I fundamentally believe that education is a social good and a social need. I am a fervent supporter of social democracy (though whether our system is more along the lines of elected dictatorship is a moot point). Social democracy should promote the social good and is paid for and funded by general taxation. If higher education is a social good, it follows that it should be paid for by the state from taxation: it puts back more than it takes after all. Let me give you the most basic, lowest-common denominator example I can think of. For those of you who sit down to watch the telly at the weekend or attend a show, concert, film or play to entertain you so you don’t have to think, should remember that large numbers of people are required to ask the right questions to bring that production to fruition, most of whom will have the degrees that gave them that ability in the first place. These programmes and plays in turn create wealth: just think of how many countries have bought the format of Strictly Come Dancing. Now, do you understand?
Being part of a social democracy means sometimes accepting that there are aspects of our taxation that will pay for things we don’t like very much: Trident, for instance. Yes, we can protest against them, we can write letters to MPs; what we can’t do is withhold the proportion of our taxes that pay for them without forfeiting civic rights, notably liberty. Some people are principled enough to do this, but most of us accept that in order for the country to function, we have to accept a little compromise here and there.
The Browne Report and CSR are not the stuff of compromise though. Nor are they, despite what the coalition says, progressive. Taken together with the appalling cuts to public sector jobs elsewhere, they represent a sustained heavy artillery barrage that is designed to wreck the notion of public service as a worthwhile and noble occupation. I am fed up of hearing the constant refrain from ‘Big Business’ that we academics couldn’t survive in the ‘real world’ or cut it in the private sector, as if this is somehow the only way of life. Anyway, what is this ‘real world’ of which you speak? Without claiming too much for my colleagues, one of the reasons I am in this job was because I was brought up in a tradition of public service, of feeling part of society and more to the point, having a sense of responsibility to the wider community, most of which is distinctly lacking in the rhetoric of big business.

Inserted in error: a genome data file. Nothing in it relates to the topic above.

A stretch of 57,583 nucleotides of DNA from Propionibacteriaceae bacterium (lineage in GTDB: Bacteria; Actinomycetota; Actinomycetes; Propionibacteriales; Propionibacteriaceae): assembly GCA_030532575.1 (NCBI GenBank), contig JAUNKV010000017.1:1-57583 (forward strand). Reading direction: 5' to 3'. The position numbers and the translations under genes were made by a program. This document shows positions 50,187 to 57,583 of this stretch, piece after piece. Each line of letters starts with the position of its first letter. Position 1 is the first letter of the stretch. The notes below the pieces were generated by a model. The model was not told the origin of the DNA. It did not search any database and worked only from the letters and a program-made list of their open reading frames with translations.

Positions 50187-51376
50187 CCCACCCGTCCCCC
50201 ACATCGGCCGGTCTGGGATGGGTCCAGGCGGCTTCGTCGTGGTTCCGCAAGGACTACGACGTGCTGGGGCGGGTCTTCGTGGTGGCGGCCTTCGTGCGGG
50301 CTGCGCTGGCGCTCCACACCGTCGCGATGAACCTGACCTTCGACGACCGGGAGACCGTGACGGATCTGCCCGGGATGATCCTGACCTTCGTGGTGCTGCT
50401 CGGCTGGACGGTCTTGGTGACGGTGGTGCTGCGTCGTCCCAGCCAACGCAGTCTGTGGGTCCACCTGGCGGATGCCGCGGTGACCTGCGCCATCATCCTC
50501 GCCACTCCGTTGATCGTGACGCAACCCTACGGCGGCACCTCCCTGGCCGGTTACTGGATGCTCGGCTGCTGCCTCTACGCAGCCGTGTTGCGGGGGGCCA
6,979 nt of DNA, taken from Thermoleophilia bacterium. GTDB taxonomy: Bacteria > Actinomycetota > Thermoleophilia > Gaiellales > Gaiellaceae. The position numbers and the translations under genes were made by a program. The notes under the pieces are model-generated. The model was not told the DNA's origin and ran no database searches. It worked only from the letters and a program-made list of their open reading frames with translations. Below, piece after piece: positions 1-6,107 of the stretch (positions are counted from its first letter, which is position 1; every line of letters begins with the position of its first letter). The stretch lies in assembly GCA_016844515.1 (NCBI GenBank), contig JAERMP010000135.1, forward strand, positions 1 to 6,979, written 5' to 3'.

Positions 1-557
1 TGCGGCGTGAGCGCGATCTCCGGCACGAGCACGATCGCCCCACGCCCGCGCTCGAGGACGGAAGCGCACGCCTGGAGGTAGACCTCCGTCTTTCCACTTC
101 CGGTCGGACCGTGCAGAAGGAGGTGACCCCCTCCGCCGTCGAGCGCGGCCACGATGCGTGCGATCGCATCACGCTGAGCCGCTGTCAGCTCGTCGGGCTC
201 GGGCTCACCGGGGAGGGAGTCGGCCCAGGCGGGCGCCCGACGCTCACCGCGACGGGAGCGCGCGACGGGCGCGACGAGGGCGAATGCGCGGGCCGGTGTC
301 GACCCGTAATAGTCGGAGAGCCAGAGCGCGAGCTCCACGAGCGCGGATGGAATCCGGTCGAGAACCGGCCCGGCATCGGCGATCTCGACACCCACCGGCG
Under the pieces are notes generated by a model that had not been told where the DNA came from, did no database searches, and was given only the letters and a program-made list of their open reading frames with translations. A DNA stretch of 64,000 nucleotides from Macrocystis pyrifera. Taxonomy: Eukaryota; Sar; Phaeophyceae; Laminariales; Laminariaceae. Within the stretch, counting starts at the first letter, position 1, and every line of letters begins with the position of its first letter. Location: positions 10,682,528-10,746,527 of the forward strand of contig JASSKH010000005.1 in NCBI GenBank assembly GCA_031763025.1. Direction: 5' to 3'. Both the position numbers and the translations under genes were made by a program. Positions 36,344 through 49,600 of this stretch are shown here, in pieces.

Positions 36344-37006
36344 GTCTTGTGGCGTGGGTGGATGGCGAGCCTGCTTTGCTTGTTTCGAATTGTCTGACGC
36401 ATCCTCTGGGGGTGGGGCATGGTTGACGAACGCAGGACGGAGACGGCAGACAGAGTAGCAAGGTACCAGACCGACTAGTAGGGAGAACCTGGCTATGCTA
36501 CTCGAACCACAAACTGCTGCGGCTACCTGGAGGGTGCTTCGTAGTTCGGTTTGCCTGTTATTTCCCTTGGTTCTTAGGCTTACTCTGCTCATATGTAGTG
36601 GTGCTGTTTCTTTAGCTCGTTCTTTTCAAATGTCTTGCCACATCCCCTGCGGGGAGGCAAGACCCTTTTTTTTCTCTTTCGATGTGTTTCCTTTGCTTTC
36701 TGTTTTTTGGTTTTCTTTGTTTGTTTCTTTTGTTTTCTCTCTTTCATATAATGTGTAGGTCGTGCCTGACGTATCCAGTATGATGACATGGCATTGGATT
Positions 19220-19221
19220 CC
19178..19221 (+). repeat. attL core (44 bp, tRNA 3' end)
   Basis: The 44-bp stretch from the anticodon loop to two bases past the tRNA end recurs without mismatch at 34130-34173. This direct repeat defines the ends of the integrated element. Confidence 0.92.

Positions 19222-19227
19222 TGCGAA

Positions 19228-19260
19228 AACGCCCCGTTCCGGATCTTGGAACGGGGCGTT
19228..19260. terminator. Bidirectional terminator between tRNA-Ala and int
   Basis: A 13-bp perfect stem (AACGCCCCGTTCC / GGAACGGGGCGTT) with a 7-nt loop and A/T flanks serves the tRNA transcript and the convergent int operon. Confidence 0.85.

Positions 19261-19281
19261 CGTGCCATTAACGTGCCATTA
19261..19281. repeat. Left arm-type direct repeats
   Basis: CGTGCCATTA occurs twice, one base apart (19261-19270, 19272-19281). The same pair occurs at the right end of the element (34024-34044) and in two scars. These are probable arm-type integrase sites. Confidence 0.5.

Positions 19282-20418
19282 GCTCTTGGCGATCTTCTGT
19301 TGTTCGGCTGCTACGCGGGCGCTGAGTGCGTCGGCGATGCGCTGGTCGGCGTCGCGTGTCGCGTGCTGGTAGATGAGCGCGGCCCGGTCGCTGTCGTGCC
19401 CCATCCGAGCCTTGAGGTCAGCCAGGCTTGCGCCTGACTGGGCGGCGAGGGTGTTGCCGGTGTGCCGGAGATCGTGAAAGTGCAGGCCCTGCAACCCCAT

So, what are we going to do about it? The union, as usual, is failing to give clear leadership. In conjunction with the NUS it has organised a demo for next Wednesday at a time impossible for those of us with heavy teaching commitments and who live outside central London to make. Why not a Saturday when those outside universities, but who may well support us, could also join in? The universities themselves will retreat into the mission group huddles, continue the back-biting that contributed to the mess we find ourselves in and meekly accept the situation. Individuals will spend precious time working out how to deliver high quality teaching and research on vastly reduced resources.
In short, I don’t know what we can do, either personally or collectively. I know I will continue to do my job to the utmost of my ability to the probable cost of my health and friendships, but how long for, I can’t say. Some friends and colleagues are already leaving the profession and others may well become more detached and less collegiate in their dealings. I feel paralysed in the face of such unthinking, anti-intellectual, plain stupid assaults, dressed up as reform, and this angers me still further.
Is it right to just carry on? What kind of direct action can an academic take? Are we, together, prepared to go the barricades? I wish I had answers: in the meantime, I remain gesta in name only.